Once upon a time, The Curmudgeon was a happy digital denizen of America Online. He remembers those days well: the busy signal that prevented him from getting online (remember dial-up?), another busy signal preventing him from getting online, and then, finally, mercifully, that hideous, dissonant, static-riddled sound we already associated with fax machines (remember fax machines?) that eventually became music to your ears and would momentarily lead to the announcement of “You’ve Got May-ul.”
One of the great discoveries for a newcomer to the internet and someone who had no idea what awaited him there was the chat room: you name it and someone created a chat room for it. Most of them, of course, were for men looking for women, women looking for men, men looking for men, and women looking for women (and one, The Curmudgeon recalls, called “Shemales for Females” that The Curmudgeon entered out of curiosity and ignorance, inquired about the meaning of the room’s name, and was promptly deluged with photos that still come frighteningly to mind when The Curmudgeon is running an especially high fever). Many of these romance-oriented chat rooms were thematic, based on mutual interests: people who liked to camp, people who liked Alanis Morissette (this was, after all, 1998), people who liked NASCAR, and other such things. The Curmudgeon once idly speculated that he could create a chat room called “Gay, Left-Handed, Red-Haired Dwarves” and that fifteen minutes later, the room would have twenty-three participants regaling one another about their experiences with this very special fetish.
To facilitate people getting comfortable with one another, AOL allowed its users to create brief profiles of themselves: you filled out a short form with some basic information so that anyone who saw you in a chat room could learn a little about you before attempting to engage you in chat room conversation or instant messages. Eventually, AOL decided to give people additional, free space to share more about themselves, and many took advantage of this opportunity to post photos and bits of information that went beyond the “just the facts, ma’am” of the profiles.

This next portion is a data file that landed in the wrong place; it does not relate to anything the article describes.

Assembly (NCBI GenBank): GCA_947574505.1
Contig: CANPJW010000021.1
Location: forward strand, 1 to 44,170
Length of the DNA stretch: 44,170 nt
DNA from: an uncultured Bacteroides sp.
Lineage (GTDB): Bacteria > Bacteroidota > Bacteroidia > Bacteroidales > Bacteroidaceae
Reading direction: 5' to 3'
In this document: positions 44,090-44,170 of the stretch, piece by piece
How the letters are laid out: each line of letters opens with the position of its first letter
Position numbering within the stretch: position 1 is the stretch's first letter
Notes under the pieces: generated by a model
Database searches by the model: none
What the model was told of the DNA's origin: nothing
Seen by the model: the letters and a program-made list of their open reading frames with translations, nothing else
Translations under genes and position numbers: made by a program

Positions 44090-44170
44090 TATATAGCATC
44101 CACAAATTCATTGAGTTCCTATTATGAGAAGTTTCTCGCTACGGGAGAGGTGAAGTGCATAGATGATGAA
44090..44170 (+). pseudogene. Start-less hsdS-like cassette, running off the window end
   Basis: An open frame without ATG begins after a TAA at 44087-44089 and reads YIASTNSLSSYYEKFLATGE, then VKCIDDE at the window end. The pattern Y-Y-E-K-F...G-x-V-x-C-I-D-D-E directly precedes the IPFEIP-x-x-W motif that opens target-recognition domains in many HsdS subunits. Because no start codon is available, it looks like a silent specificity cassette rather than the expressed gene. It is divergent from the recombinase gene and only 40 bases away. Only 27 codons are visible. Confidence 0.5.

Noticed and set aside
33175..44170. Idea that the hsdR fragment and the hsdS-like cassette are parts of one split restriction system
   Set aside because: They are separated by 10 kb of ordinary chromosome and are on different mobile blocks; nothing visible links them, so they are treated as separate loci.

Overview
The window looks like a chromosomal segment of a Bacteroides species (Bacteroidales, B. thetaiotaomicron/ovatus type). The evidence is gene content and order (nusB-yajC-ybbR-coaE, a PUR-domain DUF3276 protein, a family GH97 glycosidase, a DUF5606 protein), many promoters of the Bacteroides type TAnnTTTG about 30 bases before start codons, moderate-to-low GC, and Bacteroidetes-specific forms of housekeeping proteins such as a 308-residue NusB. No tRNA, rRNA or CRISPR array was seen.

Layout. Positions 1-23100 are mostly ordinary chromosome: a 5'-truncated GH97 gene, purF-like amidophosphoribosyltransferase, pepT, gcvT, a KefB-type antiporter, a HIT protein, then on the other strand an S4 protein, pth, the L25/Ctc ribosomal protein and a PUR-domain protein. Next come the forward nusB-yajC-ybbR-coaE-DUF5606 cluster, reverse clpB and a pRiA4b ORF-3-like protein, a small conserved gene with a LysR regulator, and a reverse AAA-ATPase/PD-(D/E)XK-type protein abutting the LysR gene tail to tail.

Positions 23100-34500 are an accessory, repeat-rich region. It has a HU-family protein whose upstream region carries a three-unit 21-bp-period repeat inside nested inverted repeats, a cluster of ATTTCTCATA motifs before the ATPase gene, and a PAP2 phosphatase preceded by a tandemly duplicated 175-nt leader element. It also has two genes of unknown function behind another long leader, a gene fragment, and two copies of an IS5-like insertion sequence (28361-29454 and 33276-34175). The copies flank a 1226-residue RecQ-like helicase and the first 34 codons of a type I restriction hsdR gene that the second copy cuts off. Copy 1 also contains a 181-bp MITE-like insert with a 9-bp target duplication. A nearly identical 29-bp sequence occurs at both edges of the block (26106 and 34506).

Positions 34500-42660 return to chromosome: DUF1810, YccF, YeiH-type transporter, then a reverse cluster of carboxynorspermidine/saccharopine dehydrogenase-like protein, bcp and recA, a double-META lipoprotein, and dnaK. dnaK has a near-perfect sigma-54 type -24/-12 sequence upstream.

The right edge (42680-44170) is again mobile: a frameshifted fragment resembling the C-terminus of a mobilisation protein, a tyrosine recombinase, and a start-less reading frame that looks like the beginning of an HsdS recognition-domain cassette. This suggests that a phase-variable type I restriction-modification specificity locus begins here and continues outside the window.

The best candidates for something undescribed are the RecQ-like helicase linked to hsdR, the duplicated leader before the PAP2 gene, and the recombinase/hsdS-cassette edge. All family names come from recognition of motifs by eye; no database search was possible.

The Curmudgeon, ever-opinionated, thought he might take advantage of this space, and the knowledge that more than a few people were looking at his profile in those early chat room days, to offer something more substantial than “I like puppy dogs (which would have been a blatant lie), long walks on the beach, romantic dinners overlooking the water, the Beatles, and kung pao chicken.” Specifically, The Curmudgeon thought about using this free AOL space to offer commentary on some of the issues of the day. Two subjects seemed most amenable to curmudgeonly commentary for this Philadelphia native and resident: politics in Philadelphia and the press/media in Philadelphia.